Book 1 | Chapter 38 | Stabbed in the back
Vandiyathevan slowly traced his way down the underground passageway. After a little while, the steps stopped. He was in a chamber of sorts. At the end of the tunnel he could see some glimmering light. He walked closer. It was not light from a window. It was not moonlight. The glimmer was from objects heaped on the ground — heaps of jewels of gold, silver, diamonds, valuable gem stones and pearls, jewelry of every type — crowns, necklaces, and rings. And there were heaps of gold and silver coins and bars. Vandiyathevan looked around astonished. He had never seen so much wealth in his life. Thankfully, his pragmatic side took over. He had to escape from here first. He looked around and something in the corner of the room shook his bones. He saw skeletons. That shook him out of his reverie. The skeleton seemed to tell him to ignore the riches and leave. It seemed to tell him not to make the mistake it did.
He had to flee. He looked around helplessly for the passageway that led him here. He could not find it in the darkness. He flailed helplessly around to find a way to escape from this hell that he had reached.
In a corner of the room he saw a heap of gold over which a spider was spinning its web. That led him thinking on how human beings are led into greed. He had been lured by all three kinds of desires today — pen aasai (desire of woman), mann aasai (desire of land), and pon aasai (desire of wealth). Nandhini had tried luring him using lust. She had also tried luring him by promising to get his kingdom back. And now, this lust of gold and wealth all around him was taunting him.
He wanted to leave this place as soon as possible. “Why am I leading this life of dangerous espionage?” he thought. “I should have just led a simple life of a common man — someone who can sleep when he wants to; someone who can eat satisfying food from what he earns; someone who can enjoy the simple pleasures of life”. He resolved to do exactly that, when he succeeded in getting out of this chamber.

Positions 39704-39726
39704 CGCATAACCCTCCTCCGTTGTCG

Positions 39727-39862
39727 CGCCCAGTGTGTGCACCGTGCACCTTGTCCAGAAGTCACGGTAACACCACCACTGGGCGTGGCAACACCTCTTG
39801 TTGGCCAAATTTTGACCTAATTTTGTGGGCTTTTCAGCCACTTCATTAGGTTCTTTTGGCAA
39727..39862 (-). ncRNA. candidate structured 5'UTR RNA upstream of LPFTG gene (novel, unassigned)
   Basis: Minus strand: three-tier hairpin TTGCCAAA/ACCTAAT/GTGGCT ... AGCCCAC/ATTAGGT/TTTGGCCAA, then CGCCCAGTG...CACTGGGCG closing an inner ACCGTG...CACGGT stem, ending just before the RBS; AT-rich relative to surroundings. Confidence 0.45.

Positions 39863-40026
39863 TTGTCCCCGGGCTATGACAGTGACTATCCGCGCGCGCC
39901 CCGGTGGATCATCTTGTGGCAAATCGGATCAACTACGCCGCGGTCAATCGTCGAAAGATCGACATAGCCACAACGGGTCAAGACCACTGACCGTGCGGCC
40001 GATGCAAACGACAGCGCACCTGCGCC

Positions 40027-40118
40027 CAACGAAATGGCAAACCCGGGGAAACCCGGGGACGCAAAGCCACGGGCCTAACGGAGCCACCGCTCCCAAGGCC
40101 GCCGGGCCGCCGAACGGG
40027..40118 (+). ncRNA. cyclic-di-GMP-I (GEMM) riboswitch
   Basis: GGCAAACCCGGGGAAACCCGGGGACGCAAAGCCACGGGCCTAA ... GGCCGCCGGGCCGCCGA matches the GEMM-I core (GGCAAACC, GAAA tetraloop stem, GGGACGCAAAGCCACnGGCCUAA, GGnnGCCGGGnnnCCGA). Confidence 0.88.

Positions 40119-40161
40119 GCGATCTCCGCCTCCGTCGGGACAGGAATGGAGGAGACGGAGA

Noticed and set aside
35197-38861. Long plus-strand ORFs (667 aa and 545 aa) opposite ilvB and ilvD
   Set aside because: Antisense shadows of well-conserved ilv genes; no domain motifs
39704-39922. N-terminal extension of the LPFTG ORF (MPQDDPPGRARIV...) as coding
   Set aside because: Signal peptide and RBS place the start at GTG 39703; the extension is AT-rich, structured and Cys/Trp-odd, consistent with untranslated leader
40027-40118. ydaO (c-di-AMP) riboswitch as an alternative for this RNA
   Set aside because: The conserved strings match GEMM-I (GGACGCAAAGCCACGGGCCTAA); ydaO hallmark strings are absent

He then heard the creak of a door opening and slamming shut. “When will the surprises of this night stop?” he thought.
He saw two torches this time — coming from two different directions. Vandiyathevan deduced that this chamber he was now hiding in was in the middle of a larger passage. The two torches came closer. Vandiyathevan strained his eyes to see how many people were coming and who they were. There were four people, two coming from either direction.
As they came closer, he noticed that the two people who were coming in from the left hand side were Kandanmaran and a foot soldier. He peered at the right hand side and recognized them as the Periya Pazhuvettarayar and his queen Nandhini.
They walked swiftly towards the chamber. When they met, it seemed like they were surprised to see each other. The Periya Pazhuvettarayar asked Kandanmaran something, to which Kandanmaran responded. Vandiyathevan could not hear what they were saying. Right afterwards, the Pazhuvettarayar pointed to a different direction and said something. Kandanmaran bowed his greetings and left on his way. The Pazhuvettarayar whispered something into the foot soldiers ear as well. This was when Vandiyathevan realized that there was a third way from this chamber, which he guessed must be the way out.
The foot soldier followed Kandanmaran down the third flight of stairs.
All this had happened in just a few minutes. Vandiyathevan thanked providence that he had seen all of this from a hidden stance. He was lucky that he had not gotten caught between these two sets of people.
He slowly followed the faint torch light down the third tunnel. The passage way curved its way for a long distance and then led to a flight of stairs leading upwards. At the end of the stairs, there was another small chamber. The foot soldier reached out to a corner of the wall and turned what looked like a cork screw, to open a small gap in the wall. The gap was just enough for a single person to slip through. The soldier pointed out the gap to Kandanmaran, who started to slip out through it.
When he was half way through, the guard slowly took out his curved short dagger. Vandiyathevan could not bear this any longer. He could not see his friend being attacked. He lunged forward, but was too late. The soldier had struck Kandanmaran’s back. Vandiyathevan cursed the guard for a coward for stabbing someone from behind.
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